Further, even when the block failure is generated in the direction of column of block 300', as shown in FIG. 3A, the repair operation can be carried out by substituting corresponding unit arrays (UA) of block 300', included in the spare memory cell array block 100 for the block failure. In this case, the normal block address of the normal column decoder is identified through fuse-cutting. In addition, the repair operation for the spare block address can be carried out through cutting the fuse corresponding to the address of the different block 300. The two spare row decoders SRD0 and SRD1 are enabled upon inputting any addresses of the unit array blocks #1 to #16; whereas, XG0, XG1 and XG2 generators are enabled upon inputting respective addresses of the unit array blocks #1 to #16. Therefore, the enabling operations of the word line and bit line sense amplifier can be performed in the respective unit array blocks.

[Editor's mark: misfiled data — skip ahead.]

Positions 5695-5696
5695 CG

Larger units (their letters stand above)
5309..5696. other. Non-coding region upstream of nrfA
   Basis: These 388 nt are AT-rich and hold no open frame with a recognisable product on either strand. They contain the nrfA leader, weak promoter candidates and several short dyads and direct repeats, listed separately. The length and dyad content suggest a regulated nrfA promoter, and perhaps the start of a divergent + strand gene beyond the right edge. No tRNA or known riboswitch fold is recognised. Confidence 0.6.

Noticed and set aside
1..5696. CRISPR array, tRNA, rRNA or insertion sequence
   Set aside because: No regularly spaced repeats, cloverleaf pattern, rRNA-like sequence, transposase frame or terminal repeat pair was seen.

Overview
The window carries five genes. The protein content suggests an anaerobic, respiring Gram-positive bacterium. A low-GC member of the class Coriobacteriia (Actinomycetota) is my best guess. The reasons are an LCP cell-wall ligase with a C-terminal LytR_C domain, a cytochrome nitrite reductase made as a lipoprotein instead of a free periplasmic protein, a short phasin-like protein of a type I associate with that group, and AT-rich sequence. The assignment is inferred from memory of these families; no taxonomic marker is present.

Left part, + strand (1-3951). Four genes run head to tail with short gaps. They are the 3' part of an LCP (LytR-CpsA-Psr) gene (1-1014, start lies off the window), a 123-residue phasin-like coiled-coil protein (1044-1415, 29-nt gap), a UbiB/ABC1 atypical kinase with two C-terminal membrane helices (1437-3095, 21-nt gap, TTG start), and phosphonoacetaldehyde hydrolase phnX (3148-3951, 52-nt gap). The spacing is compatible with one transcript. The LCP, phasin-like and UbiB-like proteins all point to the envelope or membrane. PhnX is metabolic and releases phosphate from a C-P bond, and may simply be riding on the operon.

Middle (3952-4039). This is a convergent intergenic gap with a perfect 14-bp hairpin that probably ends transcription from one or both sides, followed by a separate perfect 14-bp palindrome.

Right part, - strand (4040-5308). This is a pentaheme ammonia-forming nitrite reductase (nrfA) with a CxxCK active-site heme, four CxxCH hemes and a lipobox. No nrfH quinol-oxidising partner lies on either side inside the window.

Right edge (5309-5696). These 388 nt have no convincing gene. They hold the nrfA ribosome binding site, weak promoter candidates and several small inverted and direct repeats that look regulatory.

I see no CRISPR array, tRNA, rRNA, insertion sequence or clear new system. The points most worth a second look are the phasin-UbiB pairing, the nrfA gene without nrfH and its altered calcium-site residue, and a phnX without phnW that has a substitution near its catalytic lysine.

Since the redundancy array block of the present invention has the spare row decoder and spare column decoder, independently operating from each other, the repair operation can be flexibly carried out when the block failure is generated in the direction of the row of the corresponding block or in the direction of the column thereof, so as to further reduce the chip size of the semiconductor memory to the minimum and significantly increase the repair efficiency. Although not shown in FIG.3A, it is a matter of course that the normal cell array block 211 of FIG. 3 can be similarly disposed as that of the normal cell array block 210 in relation to the spare memory cell array block 100 of FIG. 3A.